Since Ruiz’s treasure in this version is African diamonds, it’s tempted to see the narrative as the refractions of Stevenson’s text in a precious stone, and this effect easily encompassed the Hough film as well, since I was watching it at the same time. Some brutal cutting of the text made minor characters in the Hough almost non-existent, their names dropped only after they themselves had already dropped dead, but Ruiz would then helpfully take up their cause, giving them meaty scenes in his film, although often without any proper introduction (Ben Gunn’s just abruptly there). Soon, the Hough film felt like it had been annexed by the Ruiz.


Everybody’s got something to hide ‘cept for O.W. Jeeves and his monkey (which was immortalised in the screenplay of THE BIG BRASS RING).

Stylistic elements carried over from one film to the next. The deep blue day-for-night photography of Hough’s flick became the spectrum of tinted filters Ruiz likes to shoot through — he’s probably the best user of filters in cinema, since he never pretends they’re other than what they appear to be: pretty illusions. Ruiz’s crazy angles and diopter lens effects, influenced by the comic books of Milt Caniff (Terry and the Pirates), have their equivalent in Hough’s attempts at Wellesian low angles and deep focus. I don’t think Hough ever recovered from the Welles influence.



Extreme perspectives in Hough and Ruiz.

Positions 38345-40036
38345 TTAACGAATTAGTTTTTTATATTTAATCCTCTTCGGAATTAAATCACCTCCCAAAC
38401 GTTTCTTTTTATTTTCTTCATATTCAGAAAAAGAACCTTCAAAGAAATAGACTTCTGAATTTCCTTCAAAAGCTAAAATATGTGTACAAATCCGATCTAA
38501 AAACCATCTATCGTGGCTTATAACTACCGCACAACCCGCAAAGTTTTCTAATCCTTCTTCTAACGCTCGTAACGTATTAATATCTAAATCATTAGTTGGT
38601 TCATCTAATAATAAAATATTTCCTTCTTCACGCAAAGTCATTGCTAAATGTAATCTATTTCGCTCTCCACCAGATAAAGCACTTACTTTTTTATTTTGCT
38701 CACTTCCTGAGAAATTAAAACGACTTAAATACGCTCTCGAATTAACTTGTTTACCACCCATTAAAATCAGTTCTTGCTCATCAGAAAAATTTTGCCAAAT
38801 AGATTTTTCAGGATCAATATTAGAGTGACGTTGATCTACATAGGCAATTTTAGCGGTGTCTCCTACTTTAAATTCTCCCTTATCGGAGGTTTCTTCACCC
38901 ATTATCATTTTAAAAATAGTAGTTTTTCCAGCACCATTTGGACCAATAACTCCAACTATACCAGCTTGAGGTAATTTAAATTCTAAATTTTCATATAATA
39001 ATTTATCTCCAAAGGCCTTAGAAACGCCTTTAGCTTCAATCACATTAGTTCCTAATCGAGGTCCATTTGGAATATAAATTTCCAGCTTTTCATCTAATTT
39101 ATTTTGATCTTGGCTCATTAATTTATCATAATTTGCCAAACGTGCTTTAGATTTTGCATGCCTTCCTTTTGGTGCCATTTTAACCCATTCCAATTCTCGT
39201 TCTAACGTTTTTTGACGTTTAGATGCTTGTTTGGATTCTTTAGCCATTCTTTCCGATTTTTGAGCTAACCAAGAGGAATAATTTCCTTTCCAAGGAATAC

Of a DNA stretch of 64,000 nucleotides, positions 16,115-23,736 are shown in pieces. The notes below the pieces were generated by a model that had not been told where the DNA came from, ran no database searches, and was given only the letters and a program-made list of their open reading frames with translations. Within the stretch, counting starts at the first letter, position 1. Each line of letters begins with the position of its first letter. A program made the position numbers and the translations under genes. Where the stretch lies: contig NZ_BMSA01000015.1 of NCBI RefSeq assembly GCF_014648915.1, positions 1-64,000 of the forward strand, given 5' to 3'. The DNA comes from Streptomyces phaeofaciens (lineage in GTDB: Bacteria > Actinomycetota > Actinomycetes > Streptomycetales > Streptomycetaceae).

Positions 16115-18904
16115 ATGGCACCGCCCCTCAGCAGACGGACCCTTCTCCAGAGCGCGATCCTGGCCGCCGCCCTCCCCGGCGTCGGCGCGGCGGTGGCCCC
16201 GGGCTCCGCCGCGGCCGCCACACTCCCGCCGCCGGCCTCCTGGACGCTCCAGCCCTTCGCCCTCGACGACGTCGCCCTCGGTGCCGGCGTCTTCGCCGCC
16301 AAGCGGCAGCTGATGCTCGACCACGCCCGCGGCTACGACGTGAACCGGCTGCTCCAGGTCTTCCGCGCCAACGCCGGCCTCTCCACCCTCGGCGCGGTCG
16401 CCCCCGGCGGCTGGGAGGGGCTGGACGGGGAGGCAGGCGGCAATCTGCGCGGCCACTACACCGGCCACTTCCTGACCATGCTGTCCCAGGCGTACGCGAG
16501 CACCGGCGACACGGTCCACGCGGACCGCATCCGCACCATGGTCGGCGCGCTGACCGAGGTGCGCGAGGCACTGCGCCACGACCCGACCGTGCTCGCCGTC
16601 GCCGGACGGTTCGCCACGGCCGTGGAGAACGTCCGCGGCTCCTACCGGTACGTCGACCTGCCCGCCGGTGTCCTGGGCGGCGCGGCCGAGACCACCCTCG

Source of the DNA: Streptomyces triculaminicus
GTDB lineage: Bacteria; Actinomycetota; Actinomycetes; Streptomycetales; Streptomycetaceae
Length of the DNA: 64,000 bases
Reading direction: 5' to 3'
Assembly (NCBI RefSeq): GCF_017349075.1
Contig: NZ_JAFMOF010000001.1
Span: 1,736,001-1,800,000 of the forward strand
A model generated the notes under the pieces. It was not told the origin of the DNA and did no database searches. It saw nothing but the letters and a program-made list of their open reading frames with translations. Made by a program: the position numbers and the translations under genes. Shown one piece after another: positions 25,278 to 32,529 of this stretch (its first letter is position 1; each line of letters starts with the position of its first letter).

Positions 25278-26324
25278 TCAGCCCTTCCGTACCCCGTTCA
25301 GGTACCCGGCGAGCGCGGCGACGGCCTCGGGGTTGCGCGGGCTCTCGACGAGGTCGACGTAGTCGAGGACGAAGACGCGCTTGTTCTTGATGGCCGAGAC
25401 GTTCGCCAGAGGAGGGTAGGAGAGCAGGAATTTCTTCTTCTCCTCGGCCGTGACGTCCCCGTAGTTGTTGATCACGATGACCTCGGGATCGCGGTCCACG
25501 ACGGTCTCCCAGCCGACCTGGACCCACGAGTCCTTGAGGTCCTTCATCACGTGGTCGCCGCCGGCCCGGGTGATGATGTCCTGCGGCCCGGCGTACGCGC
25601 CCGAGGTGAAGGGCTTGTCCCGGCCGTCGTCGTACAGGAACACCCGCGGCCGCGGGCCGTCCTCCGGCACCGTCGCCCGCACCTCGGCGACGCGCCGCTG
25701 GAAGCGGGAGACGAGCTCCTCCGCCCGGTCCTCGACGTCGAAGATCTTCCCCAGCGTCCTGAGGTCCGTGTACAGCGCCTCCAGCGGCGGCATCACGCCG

While Hough (best film: THE LEGEND OF HELL HOUSE — Pamela Franklin mercy-fucks a ghost) isn’t quite good enough to use his cartoony extremes in the right places, Ruiz doesn’t even try, preferring to drop in a giant foreground seagull, crab, or gaping human mouth, as a kind of random punctuation. There’s certainly no attempt at making a dramatic point. While the Hough rattles through a familiar story without quite enough focus to bring it alive, Ruiz fractally explodes the story and sifts the fragments, holding them up to the light in search of ideas, images, jokes. As a result, it takes an hour before his buccaneers even set sail. Some of the stuff at “the hotel Ballantrae” (or “Valentry”, if you believe the subtitles) is among the best in the film though, especially in the fever-dream sequence when the walls starts sliding aside, creating a kind of positronic labyrinth.

Hough, like Ruiz, is struggling with a multi-national cast, and a script that insists on everybody being English. Walter Slezak as Squire Trelawney is particularly problematic in this regard. When Blind Pew claims British citizenship it’s actually quite funny, since he has a strong German accent. But none of this would register at all in the Ruiz film, where a French sea captain holds conversations with English-speakers, and both sides understand the other perfectly. He’s like Chewbacca in that regard. And while Poupaud, Leaud and Karina have their performances effectively erased by unsympathetic re-voicing, the looping of Jeffrey Kime (I think he’s playing the Squire) actually gives him a light-comedy insouciance that revitalises all his scene. He sounds like Hugh Grant.